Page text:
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  • Location
    Fort Sill, OK
  • Full Name
    Todd F. Hampton

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Hemlock's Achievements

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  1. The hemlock of my namesake has to do with a species North American trees of the pine family. These trees are in heavy use on my virtual model train (Trainz) layout.
  2. Somebody planted the notion in my head for using a scale in another thread here. Sounds like a good idea to me. The postal scale is not nearly sensitive enough though. Oh, here it is:
  3. I already got some pipettes, some plastic pill cups, some AIDS gloves and those blasted Paasche cleaning brushes, darnnit! I use Reynold's parchment freezer paper to line the booth. Now, I'm awaiting my new digital reloading scale.
  4. The paint cup seems messy to deal with. I like the convenience of the siphon bottles. Looking at the spray pattern in the video, you can tell how refined the atomized paint particles are. Just millions of tiny particles. It seems like the airbrush is like a surgeon's scalpel. A precision instrument.
  5. I found this video and 35 psi used by Andy X for my airbrush model. 1/2 the paint is enamel and the other 1/2 lacquer thinner. He is using Number 3 needle and that's what I plan to use. If some experienced Paasche H users were to chime in here that would be very helpful. Even an experiment needs an educated starting point so one is "not sailing his ship all over the sea without a compass".
  6. OPHIR Super Power Airbrush Spray Booth Kit Portable Paint Spray Booth with Filter LED Lights. I tested the unit and it vents fumes fine out the window. I hooked up my Paasche H to the compressor and set the compressor regulator to 20 psi. But when I squeezed the trigger, the regulator pressure gauge on the compressor immediately dropped to zero and the compressor motor suddenly kicked on again. If I hold the airbrush trigger open continuously and dial up the regulator, I can get it hold at 20 psi steady while the motor doesn't kick on often. Is this how pressure is supposed to be adjusted with the airbrush firing a full steady current of air as the regulator is set to the prescribed psi reading? I've been told that 20 psi is optimal for spraying enamels. Should clear or dull top-coat lacquers be shot at higher pressures like 25, 30 or 35 psi? I think the idea is to have the pressures high enough without spider webbing, orange peel or splatter. I believe lacquers like higher pressures than enamels. I plan to use this booth for gluing my models together as well was airbrushing them or hand brushing small parts. It will vent out paint, thinner and cement/glue fumes and proved an excellent LED lighted work area. I can clean up my airbrush and hand brushed inside this ventilator too. This booth is as handy a tool for modelers as a bench vise is in a workshop.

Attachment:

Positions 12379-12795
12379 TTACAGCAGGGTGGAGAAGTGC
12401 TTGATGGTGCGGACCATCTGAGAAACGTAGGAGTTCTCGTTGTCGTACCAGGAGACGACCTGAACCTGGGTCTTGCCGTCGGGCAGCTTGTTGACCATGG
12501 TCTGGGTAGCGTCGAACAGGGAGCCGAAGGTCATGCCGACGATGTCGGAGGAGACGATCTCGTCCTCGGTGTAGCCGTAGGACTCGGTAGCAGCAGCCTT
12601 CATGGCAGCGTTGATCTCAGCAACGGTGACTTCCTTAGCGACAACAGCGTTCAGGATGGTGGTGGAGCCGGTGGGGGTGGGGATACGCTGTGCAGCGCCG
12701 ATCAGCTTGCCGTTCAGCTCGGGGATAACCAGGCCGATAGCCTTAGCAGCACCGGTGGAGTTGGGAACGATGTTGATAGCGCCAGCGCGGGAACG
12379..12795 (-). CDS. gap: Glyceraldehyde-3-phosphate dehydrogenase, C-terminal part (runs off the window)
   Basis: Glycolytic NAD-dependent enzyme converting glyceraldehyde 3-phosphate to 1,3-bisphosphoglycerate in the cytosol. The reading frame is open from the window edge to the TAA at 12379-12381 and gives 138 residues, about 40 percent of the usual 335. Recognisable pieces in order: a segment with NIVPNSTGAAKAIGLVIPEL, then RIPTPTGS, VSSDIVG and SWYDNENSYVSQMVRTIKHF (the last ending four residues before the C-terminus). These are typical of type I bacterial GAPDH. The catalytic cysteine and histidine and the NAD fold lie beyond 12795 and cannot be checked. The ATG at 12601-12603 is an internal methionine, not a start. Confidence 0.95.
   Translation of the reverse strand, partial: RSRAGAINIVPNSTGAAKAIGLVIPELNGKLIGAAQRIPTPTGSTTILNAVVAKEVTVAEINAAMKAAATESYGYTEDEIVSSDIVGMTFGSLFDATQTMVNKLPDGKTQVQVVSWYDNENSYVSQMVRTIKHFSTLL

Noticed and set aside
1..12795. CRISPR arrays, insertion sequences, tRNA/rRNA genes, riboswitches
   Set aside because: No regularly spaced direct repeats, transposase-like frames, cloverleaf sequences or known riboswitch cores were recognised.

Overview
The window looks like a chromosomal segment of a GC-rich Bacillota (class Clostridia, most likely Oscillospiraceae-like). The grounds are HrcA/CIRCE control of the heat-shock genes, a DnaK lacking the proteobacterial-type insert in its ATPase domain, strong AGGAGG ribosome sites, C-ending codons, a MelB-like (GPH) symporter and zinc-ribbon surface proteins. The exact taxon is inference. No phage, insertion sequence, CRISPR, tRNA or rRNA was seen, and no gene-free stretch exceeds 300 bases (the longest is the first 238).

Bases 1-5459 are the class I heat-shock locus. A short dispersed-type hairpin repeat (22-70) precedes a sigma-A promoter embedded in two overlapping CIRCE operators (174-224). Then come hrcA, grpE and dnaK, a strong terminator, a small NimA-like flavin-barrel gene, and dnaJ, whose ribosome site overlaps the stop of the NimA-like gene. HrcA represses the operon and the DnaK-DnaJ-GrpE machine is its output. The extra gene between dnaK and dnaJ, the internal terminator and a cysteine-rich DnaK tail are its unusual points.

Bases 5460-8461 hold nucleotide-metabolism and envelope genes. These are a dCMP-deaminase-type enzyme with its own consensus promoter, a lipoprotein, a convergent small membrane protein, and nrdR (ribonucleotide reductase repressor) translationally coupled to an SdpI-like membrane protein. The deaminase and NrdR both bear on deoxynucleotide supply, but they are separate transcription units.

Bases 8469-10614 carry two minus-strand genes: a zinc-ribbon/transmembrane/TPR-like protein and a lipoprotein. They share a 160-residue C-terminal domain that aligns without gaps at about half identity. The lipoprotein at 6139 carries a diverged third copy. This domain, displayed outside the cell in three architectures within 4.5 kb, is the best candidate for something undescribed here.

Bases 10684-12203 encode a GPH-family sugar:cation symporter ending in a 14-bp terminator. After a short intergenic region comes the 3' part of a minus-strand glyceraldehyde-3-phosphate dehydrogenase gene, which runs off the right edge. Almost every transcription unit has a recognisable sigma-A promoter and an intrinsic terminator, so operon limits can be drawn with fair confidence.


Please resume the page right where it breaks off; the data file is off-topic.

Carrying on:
7. I have to now try to sell that "paint booth tent" I have. It was over $60 with shipping and tax a year ago. Is there a good marketplace for second-hand hobby equipment?